Chapter

Jīva

Arvind Sharma

in Modern Hindu Thought

Published in print December 2005 | ISBN: 9780195676389
Published online October 2012 | e-ISBN: 9780199081974 | DOI: http://dx.doi.org/10.1093/acprof:oso/9780195676389.003.0010
Jīva

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In classical Hinduism, a jīva can become a human being in the course of his existence. However, the process is far from simple. According to some expositors of Hinduism, a jīva is granted a human body only after going through more than eight million previous incarnations. In contrast, modern Hinduism espouses the theosophical belief that one does not slide back from human birth. A re-evaluation of the doctrines of karma and samsāra in modern Hinduism provides a new perspective about the jīva. Karma can be interpreted in terms of phala and samsāra, the latter of which holds the key to samsāra. According to classical Hinduism, the jīva possesses three bodies: the gross body, the subtle body, and the causal body. When it comes to the operation of karma, modern Hinduism might link phala with the subtle body and samsāra with the causal body.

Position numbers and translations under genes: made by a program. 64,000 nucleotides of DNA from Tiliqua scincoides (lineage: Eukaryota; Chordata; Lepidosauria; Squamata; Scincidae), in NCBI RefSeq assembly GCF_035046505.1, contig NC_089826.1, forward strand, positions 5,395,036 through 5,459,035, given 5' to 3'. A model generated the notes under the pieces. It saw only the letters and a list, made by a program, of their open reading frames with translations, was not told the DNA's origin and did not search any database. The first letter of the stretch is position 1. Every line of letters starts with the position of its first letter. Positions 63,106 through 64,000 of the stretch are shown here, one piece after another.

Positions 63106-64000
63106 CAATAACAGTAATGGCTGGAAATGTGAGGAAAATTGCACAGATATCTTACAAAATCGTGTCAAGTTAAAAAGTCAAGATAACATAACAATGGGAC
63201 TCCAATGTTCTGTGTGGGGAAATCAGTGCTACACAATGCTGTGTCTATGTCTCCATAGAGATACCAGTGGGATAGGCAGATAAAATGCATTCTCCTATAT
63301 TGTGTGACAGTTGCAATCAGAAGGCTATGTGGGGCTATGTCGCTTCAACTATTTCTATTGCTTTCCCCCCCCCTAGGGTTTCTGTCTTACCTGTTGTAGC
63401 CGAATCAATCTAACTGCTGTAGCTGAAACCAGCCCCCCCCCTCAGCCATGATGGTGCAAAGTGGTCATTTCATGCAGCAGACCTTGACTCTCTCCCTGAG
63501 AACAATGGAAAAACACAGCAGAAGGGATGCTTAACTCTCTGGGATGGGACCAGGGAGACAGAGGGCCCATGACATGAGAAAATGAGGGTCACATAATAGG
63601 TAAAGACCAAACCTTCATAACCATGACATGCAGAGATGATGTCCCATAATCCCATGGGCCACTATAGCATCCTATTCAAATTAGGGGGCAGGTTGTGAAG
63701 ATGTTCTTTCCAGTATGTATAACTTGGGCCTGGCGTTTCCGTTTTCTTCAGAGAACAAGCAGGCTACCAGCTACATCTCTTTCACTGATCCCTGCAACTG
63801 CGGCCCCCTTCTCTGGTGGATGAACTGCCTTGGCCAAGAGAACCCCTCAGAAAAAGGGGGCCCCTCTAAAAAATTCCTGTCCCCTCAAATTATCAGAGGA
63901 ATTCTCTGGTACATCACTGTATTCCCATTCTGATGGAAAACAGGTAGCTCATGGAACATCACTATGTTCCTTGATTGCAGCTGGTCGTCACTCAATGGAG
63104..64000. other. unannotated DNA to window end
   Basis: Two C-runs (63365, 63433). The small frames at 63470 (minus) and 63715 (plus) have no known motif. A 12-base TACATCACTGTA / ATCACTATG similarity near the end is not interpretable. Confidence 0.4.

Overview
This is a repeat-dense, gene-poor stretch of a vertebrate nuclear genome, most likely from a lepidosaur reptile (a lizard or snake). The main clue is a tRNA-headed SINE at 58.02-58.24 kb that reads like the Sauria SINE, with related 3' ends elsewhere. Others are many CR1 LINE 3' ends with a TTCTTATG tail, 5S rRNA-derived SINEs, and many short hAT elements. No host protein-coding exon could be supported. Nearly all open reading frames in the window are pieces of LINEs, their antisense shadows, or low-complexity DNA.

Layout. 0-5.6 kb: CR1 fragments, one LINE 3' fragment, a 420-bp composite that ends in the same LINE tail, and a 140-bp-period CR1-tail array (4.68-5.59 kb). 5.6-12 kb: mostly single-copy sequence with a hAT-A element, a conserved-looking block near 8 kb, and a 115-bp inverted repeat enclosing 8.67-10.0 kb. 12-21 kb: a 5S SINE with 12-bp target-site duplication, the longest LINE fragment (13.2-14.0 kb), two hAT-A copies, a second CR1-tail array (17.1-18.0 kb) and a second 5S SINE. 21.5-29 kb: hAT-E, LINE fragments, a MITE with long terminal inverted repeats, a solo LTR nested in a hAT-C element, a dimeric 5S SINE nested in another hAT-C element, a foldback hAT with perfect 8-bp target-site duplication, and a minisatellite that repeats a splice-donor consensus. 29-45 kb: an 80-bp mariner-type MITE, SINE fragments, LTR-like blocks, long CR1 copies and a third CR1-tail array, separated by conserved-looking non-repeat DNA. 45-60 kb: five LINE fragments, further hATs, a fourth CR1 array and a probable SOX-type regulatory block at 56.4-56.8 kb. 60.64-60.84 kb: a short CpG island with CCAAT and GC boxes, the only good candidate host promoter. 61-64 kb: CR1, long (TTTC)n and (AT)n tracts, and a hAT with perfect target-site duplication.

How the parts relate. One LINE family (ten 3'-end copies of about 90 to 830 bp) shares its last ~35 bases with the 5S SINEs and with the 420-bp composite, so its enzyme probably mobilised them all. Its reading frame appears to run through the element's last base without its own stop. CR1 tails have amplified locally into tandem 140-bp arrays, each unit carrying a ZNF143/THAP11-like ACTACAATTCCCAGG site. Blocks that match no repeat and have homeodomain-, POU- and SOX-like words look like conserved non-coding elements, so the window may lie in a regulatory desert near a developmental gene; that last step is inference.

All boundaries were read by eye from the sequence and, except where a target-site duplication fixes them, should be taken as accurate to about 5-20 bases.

Keywords: Hinduism; jīva; human; karma; samsāra; phala; samsāra; gross body; subtle body; causal body

Chapter.  614 words. 

Subjects: Hinduism

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